Founded in 1883, Alpina has been making Swiss watches for nearly 140 years and, throughout that period, their focus has been on making robust timepieces for the outdoors. Today, one of the ways Alpina continues that tradition is through its partnership with the National Parks Foundation. Through this partnership, Alpina supports the work of the Foundation to “protect and enhance America’s national parks for present and future generations.”
It’s with this commitment to sustainability and preserving the outdoors in mind that Alpina releases products like the Seastrong Diver Gyre Automatic, a unique 300-meter dive watch with an innovative case construction designed to reduce waste without sacrificing performance. The Gyre’s case has been manufactured from 70% plastic debris collected from fishing nets in the Indian Ocean. The remaining 30% of the case is made of fiberglass, adding rigidity and making it just as suitable for diving as a watch made from traditional materials.
The Gyre comes fitted on a textile strap made from recycled plastic bottles and even its packaging is made from recycled materials. We had the opportunity to ask Alpina’s Brand Director, Oliver van Lanschot Hubrecht, a few questions about the Seastrong Gyre, how it was made, and what Alpina learned along the way.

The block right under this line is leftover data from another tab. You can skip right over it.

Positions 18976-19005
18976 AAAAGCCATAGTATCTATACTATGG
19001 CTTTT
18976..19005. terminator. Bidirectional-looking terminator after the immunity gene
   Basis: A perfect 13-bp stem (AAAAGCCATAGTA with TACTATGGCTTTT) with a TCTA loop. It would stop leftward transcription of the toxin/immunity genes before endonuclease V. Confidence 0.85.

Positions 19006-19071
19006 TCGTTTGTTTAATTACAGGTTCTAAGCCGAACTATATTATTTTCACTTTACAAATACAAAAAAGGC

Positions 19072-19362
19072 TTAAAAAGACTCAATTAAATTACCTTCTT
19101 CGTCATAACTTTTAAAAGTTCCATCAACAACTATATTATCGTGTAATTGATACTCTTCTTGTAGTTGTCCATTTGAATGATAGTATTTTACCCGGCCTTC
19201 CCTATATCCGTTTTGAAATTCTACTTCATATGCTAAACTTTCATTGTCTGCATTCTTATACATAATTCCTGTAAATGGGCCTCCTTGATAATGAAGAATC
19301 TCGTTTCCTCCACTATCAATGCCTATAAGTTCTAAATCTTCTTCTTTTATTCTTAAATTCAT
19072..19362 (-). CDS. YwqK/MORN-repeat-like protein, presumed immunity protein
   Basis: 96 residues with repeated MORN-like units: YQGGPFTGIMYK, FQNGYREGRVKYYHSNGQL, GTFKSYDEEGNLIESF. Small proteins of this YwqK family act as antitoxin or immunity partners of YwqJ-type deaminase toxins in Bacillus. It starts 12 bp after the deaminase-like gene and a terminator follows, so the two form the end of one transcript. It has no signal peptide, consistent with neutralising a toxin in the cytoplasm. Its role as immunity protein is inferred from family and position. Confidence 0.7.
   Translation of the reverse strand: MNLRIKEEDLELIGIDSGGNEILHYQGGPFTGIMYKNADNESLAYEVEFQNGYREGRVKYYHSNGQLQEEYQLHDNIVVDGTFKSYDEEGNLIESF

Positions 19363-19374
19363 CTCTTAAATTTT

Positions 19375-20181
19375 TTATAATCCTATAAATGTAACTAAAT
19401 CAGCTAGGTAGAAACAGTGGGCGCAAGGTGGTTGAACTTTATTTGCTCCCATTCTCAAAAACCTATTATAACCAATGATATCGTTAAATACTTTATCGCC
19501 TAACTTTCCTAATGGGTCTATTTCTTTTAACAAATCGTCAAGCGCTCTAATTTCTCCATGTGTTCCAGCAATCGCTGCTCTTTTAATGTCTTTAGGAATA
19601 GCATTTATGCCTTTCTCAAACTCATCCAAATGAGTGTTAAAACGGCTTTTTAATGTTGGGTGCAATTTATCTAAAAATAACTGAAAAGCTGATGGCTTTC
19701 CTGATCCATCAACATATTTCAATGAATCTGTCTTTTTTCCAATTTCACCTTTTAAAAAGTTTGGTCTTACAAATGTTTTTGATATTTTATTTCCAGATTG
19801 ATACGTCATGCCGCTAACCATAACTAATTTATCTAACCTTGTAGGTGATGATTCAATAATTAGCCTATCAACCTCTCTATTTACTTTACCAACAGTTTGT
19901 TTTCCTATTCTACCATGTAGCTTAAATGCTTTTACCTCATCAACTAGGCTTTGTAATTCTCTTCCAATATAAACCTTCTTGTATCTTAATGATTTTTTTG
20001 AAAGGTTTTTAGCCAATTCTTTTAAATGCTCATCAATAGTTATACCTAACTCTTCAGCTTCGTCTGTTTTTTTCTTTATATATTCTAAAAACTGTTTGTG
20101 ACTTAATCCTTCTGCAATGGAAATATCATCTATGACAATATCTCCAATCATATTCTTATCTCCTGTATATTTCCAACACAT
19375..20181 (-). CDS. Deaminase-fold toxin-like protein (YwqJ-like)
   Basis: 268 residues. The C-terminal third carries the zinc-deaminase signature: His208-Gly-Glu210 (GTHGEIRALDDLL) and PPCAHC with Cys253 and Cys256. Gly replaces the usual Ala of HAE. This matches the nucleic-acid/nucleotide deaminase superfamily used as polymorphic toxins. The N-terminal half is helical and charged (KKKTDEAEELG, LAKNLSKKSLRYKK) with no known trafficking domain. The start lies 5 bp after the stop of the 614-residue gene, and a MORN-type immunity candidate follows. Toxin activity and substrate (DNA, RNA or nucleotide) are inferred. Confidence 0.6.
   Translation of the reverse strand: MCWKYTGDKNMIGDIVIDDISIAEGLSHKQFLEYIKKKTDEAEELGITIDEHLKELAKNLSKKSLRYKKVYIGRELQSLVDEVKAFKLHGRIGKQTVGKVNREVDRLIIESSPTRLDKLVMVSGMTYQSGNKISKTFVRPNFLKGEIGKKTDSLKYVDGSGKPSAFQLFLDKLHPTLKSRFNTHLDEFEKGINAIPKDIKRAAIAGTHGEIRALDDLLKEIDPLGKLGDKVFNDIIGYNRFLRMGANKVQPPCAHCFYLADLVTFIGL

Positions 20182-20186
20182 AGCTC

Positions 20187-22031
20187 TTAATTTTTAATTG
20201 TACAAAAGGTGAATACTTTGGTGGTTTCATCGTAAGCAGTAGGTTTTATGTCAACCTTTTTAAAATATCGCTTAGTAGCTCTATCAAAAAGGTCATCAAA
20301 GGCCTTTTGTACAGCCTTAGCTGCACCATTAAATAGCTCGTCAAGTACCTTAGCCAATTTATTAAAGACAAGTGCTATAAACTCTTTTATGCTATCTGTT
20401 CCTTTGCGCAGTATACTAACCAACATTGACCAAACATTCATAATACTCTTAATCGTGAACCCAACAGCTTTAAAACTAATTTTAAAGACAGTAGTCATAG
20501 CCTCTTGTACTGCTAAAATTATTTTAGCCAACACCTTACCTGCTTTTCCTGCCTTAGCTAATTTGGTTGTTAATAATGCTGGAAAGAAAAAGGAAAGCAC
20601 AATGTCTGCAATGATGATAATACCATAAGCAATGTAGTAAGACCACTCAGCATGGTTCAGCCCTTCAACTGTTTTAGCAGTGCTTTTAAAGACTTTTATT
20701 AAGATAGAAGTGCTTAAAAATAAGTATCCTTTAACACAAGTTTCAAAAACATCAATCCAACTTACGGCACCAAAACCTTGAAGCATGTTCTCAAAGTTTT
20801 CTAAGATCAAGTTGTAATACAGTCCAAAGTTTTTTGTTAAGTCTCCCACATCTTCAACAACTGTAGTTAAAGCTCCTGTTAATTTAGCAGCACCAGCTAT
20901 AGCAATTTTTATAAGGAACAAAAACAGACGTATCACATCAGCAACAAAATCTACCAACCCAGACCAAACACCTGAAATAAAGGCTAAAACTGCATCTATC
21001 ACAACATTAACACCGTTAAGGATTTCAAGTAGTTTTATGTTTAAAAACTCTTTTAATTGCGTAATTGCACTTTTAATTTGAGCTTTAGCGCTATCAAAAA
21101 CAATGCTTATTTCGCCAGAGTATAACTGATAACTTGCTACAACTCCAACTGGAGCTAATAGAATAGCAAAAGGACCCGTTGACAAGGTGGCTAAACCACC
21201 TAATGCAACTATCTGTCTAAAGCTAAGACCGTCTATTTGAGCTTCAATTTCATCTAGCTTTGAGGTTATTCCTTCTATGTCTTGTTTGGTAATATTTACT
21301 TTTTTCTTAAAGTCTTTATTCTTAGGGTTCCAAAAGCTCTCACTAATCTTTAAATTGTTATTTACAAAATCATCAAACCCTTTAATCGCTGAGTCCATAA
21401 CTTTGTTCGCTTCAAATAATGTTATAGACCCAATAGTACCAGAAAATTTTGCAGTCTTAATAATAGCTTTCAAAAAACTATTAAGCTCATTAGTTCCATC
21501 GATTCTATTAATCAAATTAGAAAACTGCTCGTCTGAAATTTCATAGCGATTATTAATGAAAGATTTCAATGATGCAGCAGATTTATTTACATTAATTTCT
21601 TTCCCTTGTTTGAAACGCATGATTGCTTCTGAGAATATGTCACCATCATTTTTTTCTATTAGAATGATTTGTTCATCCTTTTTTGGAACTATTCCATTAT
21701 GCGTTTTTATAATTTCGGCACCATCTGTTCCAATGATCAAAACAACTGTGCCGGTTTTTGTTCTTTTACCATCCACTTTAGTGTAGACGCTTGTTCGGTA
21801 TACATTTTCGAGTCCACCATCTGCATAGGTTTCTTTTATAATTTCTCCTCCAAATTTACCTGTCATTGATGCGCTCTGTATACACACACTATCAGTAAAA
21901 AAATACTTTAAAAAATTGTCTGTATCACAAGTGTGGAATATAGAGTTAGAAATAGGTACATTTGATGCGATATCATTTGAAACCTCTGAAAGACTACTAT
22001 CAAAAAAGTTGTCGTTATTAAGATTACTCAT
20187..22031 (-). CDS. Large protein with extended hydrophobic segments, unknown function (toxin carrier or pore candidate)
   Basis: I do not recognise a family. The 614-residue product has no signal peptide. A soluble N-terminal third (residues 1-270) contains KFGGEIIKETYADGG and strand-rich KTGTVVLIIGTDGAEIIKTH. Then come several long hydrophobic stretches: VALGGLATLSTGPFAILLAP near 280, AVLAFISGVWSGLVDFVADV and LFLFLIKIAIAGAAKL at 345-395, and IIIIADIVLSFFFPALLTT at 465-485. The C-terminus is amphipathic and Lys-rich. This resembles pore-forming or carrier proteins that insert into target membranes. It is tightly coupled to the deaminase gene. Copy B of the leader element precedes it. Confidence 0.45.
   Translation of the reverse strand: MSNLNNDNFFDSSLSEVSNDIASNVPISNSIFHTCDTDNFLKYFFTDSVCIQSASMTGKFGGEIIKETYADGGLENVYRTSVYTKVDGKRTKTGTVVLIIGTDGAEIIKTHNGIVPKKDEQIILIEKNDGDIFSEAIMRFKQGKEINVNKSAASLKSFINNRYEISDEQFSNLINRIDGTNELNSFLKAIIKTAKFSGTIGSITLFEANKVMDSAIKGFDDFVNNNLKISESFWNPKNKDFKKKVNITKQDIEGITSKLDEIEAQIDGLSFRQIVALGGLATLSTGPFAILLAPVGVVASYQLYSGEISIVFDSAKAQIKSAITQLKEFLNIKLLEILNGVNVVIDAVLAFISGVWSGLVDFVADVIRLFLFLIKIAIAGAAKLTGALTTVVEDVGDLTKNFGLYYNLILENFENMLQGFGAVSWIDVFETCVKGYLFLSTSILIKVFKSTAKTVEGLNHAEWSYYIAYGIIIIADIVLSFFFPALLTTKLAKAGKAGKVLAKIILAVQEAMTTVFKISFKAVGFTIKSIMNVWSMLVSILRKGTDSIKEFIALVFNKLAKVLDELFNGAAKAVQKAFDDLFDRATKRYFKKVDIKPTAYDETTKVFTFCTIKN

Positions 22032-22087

Worn & Wound: What kinds of challenges did you face in designing the Gyre?
Alpina: As the Gyre watch case is made out of a completely new material we developed, we had to find the right compound suitable for a sports watch case. The main challenge was to make it as strong and resistant as traditional materials. At the beginning it was not strong enough and we had to avoid porosity. This took over a year to fine tune, with many samples before the right blend was found.
W&W: There are many environmentally friendly materials that you could have chosen for the Gyre – why did you land on the recycled plastic/fiberglass composite that the watch is made from?
A: The main objective was to raise awareness on the disaster we are seeing in our oceans, mainly due to ghost nets and waste resulting in micro-plastic debris. It was therefore key for us to use plastic coming from this waste. We chose plastic waste coming out of the Indian ocean. We then blended it with fiberglass to strengthen the material and make it suitable for a Divers Watch.